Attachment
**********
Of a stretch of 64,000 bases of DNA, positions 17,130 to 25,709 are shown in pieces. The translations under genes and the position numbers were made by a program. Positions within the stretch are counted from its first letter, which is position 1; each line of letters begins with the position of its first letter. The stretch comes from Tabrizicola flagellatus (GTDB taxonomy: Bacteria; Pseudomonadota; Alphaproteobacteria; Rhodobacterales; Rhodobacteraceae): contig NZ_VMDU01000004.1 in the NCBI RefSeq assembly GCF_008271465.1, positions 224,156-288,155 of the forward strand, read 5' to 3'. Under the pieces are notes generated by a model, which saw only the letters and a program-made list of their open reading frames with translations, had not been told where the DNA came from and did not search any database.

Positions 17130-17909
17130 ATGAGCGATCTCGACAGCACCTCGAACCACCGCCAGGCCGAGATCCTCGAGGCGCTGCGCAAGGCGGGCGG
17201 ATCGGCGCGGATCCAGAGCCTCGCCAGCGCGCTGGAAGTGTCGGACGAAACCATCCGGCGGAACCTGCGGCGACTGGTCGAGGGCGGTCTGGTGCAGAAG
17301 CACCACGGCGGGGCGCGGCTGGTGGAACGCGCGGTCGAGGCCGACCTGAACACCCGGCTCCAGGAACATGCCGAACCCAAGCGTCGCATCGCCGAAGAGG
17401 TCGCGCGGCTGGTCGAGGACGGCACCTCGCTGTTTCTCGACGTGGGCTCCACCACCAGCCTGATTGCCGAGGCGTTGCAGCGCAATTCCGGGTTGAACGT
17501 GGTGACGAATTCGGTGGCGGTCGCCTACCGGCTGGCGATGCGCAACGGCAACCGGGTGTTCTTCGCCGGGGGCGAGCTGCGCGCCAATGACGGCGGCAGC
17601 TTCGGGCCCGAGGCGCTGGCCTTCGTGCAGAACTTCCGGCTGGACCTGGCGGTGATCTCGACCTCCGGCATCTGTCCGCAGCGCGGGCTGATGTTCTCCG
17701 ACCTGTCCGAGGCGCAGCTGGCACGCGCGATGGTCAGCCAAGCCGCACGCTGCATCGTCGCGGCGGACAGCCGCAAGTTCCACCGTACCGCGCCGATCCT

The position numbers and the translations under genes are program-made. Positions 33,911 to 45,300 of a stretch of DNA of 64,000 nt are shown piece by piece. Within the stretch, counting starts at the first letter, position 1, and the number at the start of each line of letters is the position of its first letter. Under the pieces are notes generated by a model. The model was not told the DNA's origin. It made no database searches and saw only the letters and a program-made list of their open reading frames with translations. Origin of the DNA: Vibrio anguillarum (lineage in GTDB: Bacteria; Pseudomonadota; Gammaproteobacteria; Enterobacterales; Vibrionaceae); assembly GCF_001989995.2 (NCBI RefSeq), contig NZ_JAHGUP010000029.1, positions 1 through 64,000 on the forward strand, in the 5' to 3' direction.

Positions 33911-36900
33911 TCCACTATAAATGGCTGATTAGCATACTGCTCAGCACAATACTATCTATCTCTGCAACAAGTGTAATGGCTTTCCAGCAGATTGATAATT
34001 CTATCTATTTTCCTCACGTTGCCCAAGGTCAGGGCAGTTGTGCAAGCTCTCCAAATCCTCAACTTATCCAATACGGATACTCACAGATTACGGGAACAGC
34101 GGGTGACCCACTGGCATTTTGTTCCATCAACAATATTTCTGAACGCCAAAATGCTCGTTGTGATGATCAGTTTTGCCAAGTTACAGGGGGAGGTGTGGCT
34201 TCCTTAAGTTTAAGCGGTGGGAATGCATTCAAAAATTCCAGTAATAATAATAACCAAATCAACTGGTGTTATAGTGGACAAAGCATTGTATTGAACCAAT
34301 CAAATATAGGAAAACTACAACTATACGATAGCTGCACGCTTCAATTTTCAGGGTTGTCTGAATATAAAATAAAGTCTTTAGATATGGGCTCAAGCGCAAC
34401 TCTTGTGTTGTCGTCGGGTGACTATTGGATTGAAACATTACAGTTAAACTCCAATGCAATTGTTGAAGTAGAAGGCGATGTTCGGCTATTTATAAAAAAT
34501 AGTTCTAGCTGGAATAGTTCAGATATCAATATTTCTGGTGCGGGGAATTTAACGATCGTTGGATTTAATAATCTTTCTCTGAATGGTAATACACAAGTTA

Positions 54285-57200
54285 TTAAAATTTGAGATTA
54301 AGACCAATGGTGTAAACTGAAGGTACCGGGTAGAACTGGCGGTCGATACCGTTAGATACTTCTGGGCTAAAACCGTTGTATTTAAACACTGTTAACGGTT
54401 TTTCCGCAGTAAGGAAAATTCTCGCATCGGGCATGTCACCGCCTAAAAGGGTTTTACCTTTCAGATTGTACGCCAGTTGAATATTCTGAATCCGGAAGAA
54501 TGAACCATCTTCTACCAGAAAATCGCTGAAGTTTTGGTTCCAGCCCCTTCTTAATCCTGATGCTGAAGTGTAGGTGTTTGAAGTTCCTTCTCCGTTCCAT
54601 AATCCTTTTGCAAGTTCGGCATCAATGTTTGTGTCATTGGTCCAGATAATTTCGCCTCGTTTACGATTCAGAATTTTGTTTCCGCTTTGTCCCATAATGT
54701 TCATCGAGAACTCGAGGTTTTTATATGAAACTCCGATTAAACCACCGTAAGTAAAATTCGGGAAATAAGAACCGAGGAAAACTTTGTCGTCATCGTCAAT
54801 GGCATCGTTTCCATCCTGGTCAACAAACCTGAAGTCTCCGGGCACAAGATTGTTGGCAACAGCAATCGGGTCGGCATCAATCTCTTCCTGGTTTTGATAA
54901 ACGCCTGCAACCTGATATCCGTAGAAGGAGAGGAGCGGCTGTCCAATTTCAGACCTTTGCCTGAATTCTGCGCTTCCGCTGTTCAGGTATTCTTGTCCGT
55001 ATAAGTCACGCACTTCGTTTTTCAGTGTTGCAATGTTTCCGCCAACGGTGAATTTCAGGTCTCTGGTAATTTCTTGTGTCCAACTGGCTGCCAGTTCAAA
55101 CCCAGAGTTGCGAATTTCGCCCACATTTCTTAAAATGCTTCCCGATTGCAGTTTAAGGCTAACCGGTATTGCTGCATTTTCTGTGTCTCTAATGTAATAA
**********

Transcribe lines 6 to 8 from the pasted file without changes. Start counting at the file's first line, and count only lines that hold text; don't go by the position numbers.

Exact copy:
17401 TCGCGCGGCTGGTCGAGGACGGCACCTCGCTGTTTCTCGACGTGGGCTCCACCACCAGCCTGATTGCCGAGGCGTTGCAGCGCAATTCCGGGTTGAACGT
17501 GGTGACGAATTCGGTGGCGGTCGCCTACCGGCTGGCGATGCGCAACGGCAACCGGGTGTTCTTCGCCGGGGGCGAGCTGCGCGCCAATGACGGCGGCAGC
17601 TTCGGGCCCGAGGCGCTGGCCTTCGTGCAGAACTTCCGGCTGGACCTGGCGGTGATCTCGACCTCCGGCATCTGTCCGCAGCGCGGGCTGATGTTCTCCG